Terps keep dancing if Stokes leads

March 12, 1998|By John Eisenberg

SACRAMENTO, Calif. -- They're four inches taller and 40 pounds heavier at center. Three inches taller at power forward. Two inches taller at small forward. And their three main reserves are a whopping nine inches taller combined.

Size isn't everything, but the Maryland Terrapins are just as quick and way, way bigger than Utah State, their opponent in today's first-round NCAA tournament game at the Arco Arena.

Taking advantage of that size is the issue, and that's why the heat is on junior point guard Terrell Stokes in particular as the Terps try to avoid a third straight first-round upset.

They'll win if they play smart, run their offense and get good shots, and it's Stokes' job to see that happens.

He has done that job well lately; sharp ball movement and open jumpers have underscored the Terps' late-season drive, and Stokes, as the quarterback, has had a lot to do with that.

Many fans and alumni have already replaced him in next year's lineup with Steve Francis, the Allegany Community College star considering signing with the Terps, but Stokes has been solid at the point since emerging from a slump in early January.

That's not to say he has been the player the program thought it was getting when he arrived on campus in 1995 as a first-team high school All-American from Philadelphia. After averaging 8.2 points and 4.5 assists as a sophomore, he has regressed this season in many quantifiable categories; his scoring average has dropped to 5.2 and his shot total has dropped almost 40 percent. His assists are slightly up, his turnovers down.

What does it all mean? The Terps really no longer want him to do anything other than distribute the ball, govern the offense and keep things running. It took Stokes time to adapt to that job description, which is nothing if not a commentary on his career, but he finally has grown comfortable in the role and the Terps are much the better for it.

He isn't a consistent penetrator or dangerous scorer and certainly not a defensive stopper, but he is making few mistakes and running a tight, balanced, pass-happy offense.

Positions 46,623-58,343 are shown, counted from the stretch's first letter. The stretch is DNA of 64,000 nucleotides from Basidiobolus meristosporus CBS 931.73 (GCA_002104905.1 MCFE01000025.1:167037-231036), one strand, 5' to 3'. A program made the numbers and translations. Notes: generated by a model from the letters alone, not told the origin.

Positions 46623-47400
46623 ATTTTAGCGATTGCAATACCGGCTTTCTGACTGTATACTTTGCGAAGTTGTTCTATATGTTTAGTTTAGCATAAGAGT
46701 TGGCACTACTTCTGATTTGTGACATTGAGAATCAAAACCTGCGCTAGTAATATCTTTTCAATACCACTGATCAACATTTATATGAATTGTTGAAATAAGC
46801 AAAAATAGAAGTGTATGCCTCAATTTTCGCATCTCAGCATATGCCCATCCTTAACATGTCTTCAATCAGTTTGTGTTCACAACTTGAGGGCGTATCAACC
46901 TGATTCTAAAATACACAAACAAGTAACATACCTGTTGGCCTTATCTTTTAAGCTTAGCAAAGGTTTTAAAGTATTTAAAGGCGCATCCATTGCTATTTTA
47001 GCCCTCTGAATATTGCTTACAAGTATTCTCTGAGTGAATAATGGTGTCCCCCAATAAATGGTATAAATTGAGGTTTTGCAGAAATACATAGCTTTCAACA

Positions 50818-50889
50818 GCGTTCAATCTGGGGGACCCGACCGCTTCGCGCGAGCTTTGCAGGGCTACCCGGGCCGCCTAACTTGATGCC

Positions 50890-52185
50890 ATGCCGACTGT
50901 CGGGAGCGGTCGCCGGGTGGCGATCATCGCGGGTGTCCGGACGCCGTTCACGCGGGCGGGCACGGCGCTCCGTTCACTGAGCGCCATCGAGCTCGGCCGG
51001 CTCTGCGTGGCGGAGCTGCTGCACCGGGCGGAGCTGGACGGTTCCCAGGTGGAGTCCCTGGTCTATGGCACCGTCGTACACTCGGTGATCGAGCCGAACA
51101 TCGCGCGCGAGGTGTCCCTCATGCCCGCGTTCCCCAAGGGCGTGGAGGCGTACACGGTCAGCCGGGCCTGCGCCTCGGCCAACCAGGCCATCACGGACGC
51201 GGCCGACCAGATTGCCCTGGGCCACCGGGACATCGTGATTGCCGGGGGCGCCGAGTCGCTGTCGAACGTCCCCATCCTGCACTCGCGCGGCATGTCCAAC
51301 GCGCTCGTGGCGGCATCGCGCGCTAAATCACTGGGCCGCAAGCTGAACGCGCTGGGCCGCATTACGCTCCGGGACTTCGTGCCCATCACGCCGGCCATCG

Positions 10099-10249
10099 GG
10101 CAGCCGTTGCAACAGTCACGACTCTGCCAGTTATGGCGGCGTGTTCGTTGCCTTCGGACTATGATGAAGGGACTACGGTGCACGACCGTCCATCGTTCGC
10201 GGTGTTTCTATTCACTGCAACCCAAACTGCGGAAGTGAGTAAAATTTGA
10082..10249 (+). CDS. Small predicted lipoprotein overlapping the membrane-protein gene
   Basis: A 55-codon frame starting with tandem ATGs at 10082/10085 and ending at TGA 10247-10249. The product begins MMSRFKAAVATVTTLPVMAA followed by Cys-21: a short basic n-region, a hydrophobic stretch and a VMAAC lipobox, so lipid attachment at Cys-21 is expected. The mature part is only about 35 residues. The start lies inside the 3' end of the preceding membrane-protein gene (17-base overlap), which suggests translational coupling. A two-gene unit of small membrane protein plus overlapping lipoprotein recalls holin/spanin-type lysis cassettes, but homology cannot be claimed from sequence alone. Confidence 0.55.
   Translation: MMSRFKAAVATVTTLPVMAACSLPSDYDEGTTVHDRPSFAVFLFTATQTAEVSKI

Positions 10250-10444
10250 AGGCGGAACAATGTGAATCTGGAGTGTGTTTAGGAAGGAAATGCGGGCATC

Not buying? Consider these totals from Stokes' statistical line over the past three games: 97 minutes, 19 assists, three turnovers.

That's right, three turnovers in 97 minutes of relentless, up-tempo basketball.

If there are any numbers that point to the Terps making noise instead of an early exit in this year's tournament, those are the ones.

Stokes probably will get outscored today by his Utah State counterpart, Marcus Saxon, who leads the Aggies in scoring. But it won't matter if Stokes continues to pile on the assists without making many mistakes. The Terps will roll.

They're not the only tournament team in need of good work at the point, of course; the play of the point guards often is a determining factor in NCAA games. Rarely does a team advance deep into the bracket without a capable catalyst.

By the same token, teams that lose to lower seeds in the early rounds often are those that don't play smart, forget to run their offense, settle for poor shots, fall behind and panic -- teams that appear rudderless, in other words.

Solid play at the point is an insurance policy against an upset.

Goodness knows the Terps know what happens when you get whipped at the point in the tournament. That's the thread connecting their first-round losses to Santa Clara in 1996 and College of Charleston last year. Each of those teams had a point guard now in the NBA.

Two years ago, Santa Clara's Steve Nash destroyed the Terps with a John Stockton imitation that resulted in 28 points and 12 assists. Maryland's senior point guard, Duane Simpkins, just watched him go by. Nash is now playing for the Phoenix Suns.

Last year, College of Charleston's Anthony Johnson, now starting for the NBA's Sacramento Kings as a rookie, had 17 points and nine assists against the Terps. Stokes had seven points and five assists.

Utah State's Saxon is a real talent who could become the third straight point guard to make the pros after taking on Maryland in the first round of the NCAA tournament. That's not a good omen for the Terps.

But the Terps should win this time if Stokes can continue to infuse the offense with the vitality and selflessness it has displayed lately.

Yes, there are other keys to the game for the Terps. Laron Profit, Rodney Elliott and Sarunas Jasikevicius need to continue to shoot well from the outside. Obinna Ekezie needs to establish a more consistent presence in the middle. It would help if Mike Mardesich, who has slumped a bit lately, reasserted himself off the bench.

But mostly the Terps just need to play smart, show patience and utilize their huge size advantage.

Terrell Stokes is the one who can make that happen.

Pub Date: 3/12/98

Baltimore Sun Articles
Please note the green-lined linked article text has been applied commercially without any involvement from our newsroom editors, reporters or any other editorial staff.